Project description:Copy number variation is a part of genomic structural variation and has caused widespread concern. According to the results of high-throughput screening of the MLLT10 gene, we found that the copy number variation region of the MLLT10 gene was correlated with bovine growth traits. We aimed to detect the MLLT10 gene copy number variation and provide materials for the Chinese yellow cattle breed. In this study, the SPSS software was used to analyze the correlation among the copy number type of six different cattle breeds (i.e., Qinchuan, Xianan, Jiaxian, Yanbian, Sinan, Yunling) and the corresponding growth traits. The results showed the following: In Qinchuan cattle, the copy number duplication type was greater than the deletion and normal types; in Xianan cattle, the copy number duplication and normal types were less as compared with the deletion type; and in Yunling cattle, the frequency of the duplication type was dominant among the three types of copy number variants. The correlation analysis result showed that there is a significant correlation between the copy number variation (CNV) of the MLLT10 gene and the growth traits of three cattle breeds. Furthermore, correlation analysis showed that MLLT10 CNV had positive effects on growth traits such as hip width, rump length, hucklebone width, and cannon bone circumference (p < 0.05). This study provides a basis for the molecular-assisted marker breeding of cattle and contributes to the breeding of cattle.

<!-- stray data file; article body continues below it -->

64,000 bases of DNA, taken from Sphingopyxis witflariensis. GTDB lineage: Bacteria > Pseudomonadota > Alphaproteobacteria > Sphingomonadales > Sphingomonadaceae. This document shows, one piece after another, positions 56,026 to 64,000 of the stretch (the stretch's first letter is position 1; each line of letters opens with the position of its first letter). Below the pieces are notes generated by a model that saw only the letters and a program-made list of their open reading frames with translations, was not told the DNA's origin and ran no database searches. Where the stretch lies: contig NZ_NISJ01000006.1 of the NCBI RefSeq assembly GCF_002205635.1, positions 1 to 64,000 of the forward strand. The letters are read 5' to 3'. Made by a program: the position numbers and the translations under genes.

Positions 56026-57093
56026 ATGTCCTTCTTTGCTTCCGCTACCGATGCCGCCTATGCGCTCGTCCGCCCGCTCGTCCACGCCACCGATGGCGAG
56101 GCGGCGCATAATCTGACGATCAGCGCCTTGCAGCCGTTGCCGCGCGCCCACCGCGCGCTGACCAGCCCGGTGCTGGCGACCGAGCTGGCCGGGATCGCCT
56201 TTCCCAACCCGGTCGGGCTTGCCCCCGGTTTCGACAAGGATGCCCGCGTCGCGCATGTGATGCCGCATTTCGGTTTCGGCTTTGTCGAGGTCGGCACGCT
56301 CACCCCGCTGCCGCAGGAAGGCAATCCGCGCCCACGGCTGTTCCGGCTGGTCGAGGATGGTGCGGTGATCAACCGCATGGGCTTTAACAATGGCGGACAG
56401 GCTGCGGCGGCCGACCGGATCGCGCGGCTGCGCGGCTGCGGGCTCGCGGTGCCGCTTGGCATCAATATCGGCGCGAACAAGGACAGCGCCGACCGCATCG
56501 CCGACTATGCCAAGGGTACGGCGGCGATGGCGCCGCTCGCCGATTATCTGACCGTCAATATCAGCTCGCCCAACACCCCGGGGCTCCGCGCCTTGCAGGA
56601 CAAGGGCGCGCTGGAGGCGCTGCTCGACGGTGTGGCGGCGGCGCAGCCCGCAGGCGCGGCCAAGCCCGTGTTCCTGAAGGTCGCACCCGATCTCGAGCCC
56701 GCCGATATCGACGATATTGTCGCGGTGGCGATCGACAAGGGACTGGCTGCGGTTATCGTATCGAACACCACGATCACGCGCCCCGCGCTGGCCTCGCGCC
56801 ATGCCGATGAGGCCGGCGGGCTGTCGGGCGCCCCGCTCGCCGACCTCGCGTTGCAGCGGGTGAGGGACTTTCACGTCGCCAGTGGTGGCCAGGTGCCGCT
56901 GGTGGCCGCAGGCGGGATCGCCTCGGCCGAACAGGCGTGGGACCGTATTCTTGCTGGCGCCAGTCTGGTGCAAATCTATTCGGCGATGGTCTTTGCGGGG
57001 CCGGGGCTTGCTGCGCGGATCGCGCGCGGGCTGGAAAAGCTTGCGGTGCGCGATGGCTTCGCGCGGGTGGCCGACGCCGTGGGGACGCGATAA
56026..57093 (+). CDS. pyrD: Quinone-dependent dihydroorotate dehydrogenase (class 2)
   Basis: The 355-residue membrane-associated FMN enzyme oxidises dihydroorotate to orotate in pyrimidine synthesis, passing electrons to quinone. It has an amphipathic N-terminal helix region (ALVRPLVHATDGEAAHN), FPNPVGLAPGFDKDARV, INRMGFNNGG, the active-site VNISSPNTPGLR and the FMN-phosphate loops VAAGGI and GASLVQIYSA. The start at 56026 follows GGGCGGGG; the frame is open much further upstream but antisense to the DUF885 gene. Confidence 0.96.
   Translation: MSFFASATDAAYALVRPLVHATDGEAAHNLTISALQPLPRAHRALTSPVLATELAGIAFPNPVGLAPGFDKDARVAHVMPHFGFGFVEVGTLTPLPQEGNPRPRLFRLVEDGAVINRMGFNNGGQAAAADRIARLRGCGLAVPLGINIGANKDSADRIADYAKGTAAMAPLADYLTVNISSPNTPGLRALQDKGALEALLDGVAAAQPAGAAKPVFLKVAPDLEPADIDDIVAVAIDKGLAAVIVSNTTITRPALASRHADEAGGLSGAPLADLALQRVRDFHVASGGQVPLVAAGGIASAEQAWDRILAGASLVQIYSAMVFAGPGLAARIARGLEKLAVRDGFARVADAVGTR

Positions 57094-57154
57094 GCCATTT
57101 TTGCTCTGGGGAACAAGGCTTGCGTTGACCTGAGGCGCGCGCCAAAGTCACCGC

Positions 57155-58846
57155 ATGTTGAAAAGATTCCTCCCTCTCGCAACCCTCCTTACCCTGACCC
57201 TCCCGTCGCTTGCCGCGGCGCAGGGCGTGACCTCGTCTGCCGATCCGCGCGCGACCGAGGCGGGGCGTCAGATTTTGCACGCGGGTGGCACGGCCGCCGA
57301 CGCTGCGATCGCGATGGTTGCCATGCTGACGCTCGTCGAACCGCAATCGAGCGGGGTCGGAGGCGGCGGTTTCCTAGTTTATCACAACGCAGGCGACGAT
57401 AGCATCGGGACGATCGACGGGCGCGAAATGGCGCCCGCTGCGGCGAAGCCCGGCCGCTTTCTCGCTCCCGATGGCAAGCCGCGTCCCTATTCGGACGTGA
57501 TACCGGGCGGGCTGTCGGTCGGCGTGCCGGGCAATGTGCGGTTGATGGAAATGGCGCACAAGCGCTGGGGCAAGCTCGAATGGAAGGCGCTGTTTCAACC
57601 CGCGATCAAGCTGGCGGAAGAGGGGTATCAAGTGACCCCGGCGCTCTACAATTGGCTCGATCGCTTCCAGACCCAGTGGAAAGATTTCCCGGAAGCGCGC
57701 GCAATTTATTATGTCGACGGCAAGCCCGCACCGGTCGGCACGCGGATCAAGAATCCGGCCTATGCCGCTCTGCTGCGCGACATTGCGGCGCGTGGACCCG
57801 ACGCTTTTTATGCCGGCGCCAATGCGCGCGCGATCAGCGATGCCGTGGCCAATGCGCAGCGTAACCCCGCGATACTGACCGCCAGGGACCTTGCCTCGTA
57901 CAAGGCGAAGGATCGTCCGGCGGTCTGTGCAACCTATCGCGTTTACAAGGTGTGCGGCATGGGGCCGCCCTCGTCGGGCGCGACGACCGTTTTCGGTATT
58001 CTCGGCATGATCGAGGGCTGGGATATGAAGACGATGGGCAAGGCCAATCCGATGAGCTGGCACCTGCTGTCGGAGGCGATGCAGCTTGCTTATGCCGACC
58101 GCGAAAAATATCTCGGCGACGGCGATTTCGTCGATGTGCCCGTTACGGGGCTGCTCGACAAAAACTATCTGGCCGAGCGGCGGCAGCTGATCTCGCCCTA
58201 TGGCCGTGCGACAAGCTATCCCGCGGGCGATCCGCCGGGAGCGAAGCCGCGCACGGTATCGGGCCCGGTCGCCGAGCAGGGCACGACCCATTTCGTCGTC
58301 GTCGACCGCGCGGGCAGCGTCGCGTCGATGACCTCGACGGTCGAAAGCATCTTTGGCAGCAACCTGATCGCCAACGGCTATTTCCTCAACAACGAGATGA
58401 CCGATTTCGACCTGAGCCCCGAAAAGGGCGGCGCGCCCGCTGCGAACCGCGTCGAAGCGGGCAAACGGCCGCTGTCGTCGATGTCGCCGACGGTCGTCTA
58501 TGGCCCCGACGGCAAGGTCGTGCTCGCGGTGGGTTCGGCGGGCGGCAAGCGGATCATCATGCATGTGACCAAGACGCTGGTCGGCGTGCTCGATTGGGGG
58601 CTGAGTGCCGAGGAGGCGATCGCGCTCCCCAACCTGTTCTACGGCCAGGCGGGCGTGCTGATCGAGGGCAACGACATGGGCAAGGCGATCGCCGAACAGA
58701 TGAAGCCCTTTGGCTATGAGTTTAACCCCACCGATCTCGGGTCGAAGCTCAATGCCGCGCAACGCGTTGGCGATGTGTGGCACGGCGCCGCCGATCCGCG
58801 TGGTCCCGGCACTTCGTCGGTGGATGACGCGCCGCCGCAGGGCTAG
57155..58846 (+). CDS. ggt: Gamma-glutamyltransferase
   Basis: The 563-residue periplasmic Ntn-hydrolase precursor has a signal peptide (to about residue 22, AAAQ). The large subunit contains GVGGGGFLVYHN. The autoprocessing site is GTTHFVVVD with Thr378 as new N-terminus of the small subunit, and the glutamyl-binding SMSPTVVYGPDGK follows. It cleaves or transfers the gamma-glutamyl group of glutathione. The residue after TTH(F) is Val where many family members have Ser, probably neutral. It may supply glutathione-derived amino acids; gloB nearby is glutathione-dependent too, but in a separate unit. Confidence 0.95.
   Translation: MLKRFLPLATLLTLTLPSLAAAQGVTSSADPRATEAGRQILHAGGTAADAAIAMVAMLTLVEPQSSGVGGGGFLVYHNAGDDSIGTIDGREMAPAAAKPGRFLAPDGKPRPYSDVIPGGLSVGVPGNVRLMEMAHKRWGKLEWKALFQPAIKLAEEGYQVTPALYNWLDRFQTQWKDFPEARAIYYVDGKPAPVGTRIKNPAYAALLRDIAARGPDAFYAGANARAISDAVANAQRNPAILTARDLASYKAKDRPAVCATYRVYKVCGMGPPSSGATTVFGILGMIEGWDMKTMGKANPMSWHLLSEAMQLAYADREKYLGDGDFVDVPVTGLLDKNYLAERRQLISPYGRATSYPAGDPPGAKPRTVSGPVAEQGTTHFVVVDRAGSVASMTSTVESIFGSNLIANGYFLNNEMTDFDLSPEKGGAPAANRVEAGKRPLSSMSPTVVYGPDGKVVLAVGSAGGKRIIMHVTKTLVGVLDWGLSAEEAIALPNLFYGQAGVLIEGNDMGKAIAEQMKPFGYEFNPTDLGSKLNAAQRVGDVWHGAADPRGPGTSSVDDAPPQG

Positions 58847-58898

Project description:OBJECTIVE:Yunnan is not only a frontier zone that connects China with South and Southeast Asia, but also represents an admixture zone between taurine (Bos taurus) and zebu (Bos indicus) cattle. The purpose of this study is to understand the level of genomic diversity and the extent of admixture in each Yunnan native cattle breed. METHODS:All 120 individuals were genotyped using Illumina BovineHD BeadChip (777,962 single nucleotide polymorphisms [SNPs]). Quality control and genomic diversity indexes were calculated using PLINK software. The principal component analysis (PCA) was assessed using SMARTPCA program implemented in EIGENSOFT software. The ADMIXTURE software was used to reveal admixture patterns among breeds. RESULTS:A total of 604,630 SNPs was obtained after quality control procedures. Among six breeds, the highest level of mean heterozygosity was found in Zhaotong cattle from Northeastern Yunnan, whereas the lowest level of heterozygosity was detected in Dehong humped cattle from Western Yunnan. The PCA based on a pruned dataset of 233,788 SNPs clearly separated Dehong humped cattle (supposed to be a pure zebu breed) from other five breeds. The admixture analysis further revealed two clusters (K = 2 with the lowest cross validation error), corresponding to taurine and zebu cattle lineages. All six breeds except for Dehong humped cattle showed different degrees of admixture between taurine and zebu cattle. As expected, Dehong humped cattle showed no signature of taurine cattle influence. CONCLUSION:Overall, considerable genomic diversity was found in six Yunnan native cattle breeds except for Dehong humped cattle from Western Yunnan. Dehong humped cattle is a pure zebu breed, while other five breeds had admixed origins with different extents of admixture between taurine and zebu cattle. Such admixture by crossbreeding between zebu and taurine cattle facilitated the spread of zebu cattle from tropical and subtropical regions to other highland regions in Yunnan.